There were a few red flags — starting with the interview. I handed over my resume, which I made my college roommates proofread at least fifteen times. I delivered impeccably rehearsed answers for every question I received. I performed this dog-and-pony show to perfection for every round of interviews. There was one minor setback. I didn’t exactly know what I was interviewing for. I knew that I applied for a job that could get my foot in the door of advertising. But, I couldn’t tell you what an Assistant Media Buyer and Planner actually was.
There was a solution for my ignorance: Google. One search gave me all of the information I needed. I discovered that Media Planners chose where advertisements should run and Media Buyers negotiated the price of the ad space. They determined whether a brand should put their money toward an expensive, show-stopping Super Bowl commercial or an affordable, reoccurring banner on an online newspaper. The job that I was interviewing for was a combination of these two roles.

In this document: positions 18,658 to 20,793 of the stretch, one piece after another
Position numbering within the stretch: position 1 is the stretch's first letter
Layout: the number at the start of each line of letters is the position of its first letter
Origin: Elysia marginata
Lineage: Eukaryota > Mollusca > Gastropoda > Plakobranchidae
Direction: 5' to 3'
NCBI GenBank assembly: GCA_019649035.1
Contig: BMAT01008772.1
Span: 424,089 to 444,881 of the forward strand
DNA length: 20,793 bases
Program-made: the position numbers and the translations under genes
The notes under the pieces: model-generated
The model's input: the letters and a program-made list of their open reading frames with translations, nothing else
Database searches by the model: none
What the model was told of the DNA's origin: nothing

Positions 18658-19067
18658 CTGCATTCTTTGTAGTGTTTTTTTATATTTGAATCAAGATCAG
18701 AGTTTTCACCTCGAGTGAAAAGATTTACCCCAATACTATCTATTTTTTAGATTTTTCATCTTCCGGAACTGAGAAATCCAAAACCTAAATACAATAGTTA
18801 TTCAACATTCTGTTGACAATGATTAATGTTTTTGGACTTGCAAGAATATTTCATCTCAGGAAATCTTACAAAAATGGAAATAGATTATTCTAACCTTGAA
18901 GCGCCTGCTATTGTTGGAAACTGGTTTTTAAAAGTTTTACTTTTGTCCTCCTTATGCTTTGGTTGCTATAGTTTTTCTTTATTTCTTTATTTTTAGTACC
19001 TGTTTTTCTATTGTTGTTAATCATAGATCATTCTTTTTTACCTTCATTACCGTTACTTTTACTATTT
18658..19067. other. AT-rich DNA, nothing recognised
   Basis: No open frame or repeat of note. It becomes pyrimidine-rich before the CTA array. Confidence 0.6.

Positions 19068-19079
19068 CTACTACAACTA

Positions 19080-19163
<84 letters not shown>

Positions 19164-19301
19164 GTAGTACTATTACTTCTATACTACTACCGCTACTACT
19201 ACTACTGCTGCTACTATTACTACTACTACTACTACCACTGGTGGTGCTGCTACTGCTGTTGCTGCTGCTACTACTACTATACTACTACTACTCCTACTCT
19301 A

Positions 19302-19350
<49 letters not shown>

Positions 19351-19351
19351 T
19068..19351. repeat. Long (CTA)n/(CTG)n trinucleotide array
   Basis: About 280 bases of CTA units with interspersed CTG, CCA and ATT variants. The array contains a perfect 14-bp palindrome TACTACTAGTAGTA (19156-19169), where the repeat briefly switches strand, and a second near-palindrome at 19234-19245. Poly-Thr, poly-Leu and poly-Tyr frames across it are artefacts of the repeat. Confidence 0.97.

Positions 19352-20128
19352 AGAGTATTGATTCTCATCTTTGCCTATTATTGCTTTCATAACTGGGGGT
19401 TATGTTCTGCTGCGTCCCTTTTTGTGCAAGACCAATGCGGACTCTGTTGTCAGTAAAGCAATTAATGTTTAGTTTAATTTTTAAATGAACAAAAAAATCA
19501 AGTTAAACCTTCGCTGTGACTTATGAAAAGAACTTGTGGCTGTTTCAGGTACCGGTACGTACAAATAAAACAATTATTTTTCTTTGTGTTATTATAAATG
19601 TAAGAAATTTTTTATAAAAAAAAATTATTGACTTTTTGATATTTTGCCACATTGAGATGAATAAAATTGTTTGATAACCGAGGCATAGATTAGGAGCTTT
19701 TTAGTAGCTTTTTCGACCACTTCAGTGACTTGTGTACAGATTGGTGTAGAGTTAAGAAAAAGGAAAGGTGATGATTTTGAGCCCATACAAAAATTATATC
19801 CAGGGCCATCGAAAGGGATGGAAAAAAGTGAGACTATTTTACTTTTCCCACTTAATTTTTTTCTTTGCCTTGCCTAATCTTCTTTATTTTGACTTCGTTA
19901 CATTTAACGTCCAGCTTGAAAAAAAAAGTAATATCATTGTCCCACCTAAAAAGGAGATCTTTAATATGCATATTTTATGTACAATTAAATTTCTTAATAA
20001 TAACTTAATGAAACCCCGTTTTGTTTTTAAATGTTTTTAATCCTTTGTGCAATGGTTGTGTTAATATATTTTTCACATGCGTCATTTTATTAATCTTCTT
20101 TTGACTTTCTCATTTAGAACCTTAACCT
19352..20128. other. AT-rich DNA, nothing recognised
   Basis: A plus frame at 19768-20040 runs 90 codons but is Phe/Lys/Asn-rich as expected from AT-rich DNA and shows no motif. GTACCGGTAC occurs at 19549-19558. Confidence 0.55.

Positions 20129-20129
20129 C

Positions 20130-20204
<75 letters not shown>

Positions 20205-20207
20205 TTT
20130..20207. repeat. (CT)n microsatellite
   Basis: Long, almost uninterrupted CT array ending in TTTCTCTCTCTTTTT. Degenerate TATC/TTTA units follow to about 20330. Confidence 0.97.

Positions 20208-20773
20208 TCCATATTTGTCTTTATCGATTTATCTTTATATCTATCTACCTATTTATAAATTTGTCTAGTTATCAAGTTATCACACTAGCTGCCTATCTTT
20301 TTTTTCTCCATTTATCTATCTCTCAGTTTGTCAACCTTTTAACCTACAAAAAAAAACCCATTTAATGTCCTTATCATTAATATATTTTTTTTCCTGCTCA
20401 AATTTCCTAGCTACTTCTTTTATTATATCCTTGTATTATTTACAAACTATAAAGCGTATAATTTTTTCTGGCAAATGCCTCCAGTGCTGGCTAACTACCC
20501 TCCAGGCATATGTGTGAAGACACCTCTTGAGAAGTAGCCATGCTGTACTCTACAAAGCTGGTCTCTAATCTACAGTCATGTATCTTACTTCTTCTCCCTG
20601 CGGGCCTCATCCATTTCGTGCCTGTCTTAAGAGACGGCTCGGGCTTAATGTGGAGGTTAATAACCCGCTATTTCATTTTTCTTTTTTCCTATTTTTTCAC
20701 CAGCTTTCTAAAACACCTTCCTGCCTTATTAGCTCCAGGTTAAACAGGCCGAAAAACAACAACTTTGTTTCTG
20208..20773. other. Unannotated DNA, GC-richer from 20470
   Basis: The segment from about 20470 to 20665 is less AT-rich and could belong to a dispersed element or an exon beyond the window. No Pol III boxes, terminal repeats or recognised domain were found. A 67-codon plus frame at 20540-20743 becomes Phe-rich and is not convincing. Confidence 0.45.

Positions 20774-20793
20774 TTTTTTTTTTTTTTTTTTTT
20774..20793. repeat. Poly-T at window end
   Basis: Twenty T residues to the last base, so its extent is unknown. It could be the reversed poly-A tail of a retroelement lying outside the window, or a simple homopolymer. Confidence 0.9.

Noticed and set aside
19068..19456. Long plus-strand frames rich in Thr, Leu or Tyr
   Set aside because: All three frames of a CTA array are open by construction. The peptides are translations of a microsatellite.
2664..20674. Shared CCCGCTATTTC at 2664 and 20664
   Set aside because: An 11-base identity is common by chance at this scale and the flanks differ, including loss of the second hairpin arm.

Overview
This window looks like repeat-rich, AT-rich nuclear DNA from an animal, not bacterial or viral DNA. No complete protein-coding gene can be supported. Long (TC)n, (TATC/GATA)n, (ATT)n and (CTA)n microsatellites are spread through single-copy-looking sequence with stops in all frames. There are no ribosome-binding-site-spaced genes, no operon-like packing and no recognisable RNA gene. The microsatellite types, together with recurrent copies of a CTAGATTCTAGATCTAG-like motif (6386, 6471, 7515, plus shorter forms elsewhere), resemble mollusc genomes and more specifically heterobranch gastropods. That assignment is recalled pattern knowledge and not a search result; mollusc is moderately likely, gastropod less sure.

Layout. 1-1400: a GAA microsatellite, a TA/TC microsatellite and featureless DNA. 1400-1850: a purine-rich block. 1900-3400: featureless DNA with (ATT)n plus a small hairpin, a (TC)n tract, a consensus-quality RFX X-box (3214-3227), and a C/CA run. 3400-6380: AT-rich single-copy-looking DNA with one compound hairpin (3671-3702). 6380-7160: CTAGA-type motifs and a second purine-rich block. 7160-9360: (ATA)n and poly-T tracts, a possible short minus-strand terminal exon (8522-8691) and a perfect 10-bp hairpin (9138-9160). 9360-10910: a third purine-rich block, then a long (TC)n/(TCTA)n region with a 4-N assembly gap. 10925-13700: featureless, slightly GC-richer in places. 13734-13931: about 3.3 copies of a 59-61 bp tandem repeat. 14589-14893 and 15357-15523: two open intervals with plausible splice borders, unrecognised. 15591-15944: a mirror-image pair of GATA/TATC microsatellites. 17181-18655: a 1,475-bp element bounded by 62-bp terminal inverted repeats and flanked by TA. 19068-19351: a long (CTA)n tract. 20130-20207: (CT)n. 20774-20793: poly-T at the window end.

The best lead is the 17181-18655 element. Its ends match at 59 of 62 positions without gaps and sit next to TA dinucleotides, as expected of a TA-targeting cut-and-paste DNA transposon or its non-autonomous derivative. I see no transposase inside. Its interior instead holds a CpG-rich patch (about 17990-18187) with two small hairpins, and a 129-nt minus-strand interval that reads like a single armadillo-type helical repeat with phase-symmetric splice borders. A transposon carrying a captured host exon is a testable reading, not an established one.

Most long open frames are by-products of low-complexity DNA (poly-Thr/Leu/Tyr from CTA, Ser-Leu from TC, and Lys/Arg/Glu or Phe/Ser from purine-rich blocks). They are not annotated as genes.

Not only was I applying for a job that I knew little about, but I was also suppressing an initial career pursuit. I wanted to become a copywriter. One of those “creative types” in the advertising world who came up with the concept of the ad and wrote it. (Think: Peggy Olson from Mad Men, or as an IRL reference, Dan Wieden — the lucky guy who penned Nike’s multi-million-dollar “Just Do It” slogan.) However, in spite having a love for writing, I had zero professional experience as a writer. I didn’t even have the educational background. My parents would’ve chewed glass sooner than drop $125,000 on an English degree. That’s why I did something practical with their money. I majored in Business Administration (also known as the modern-day “undecided”).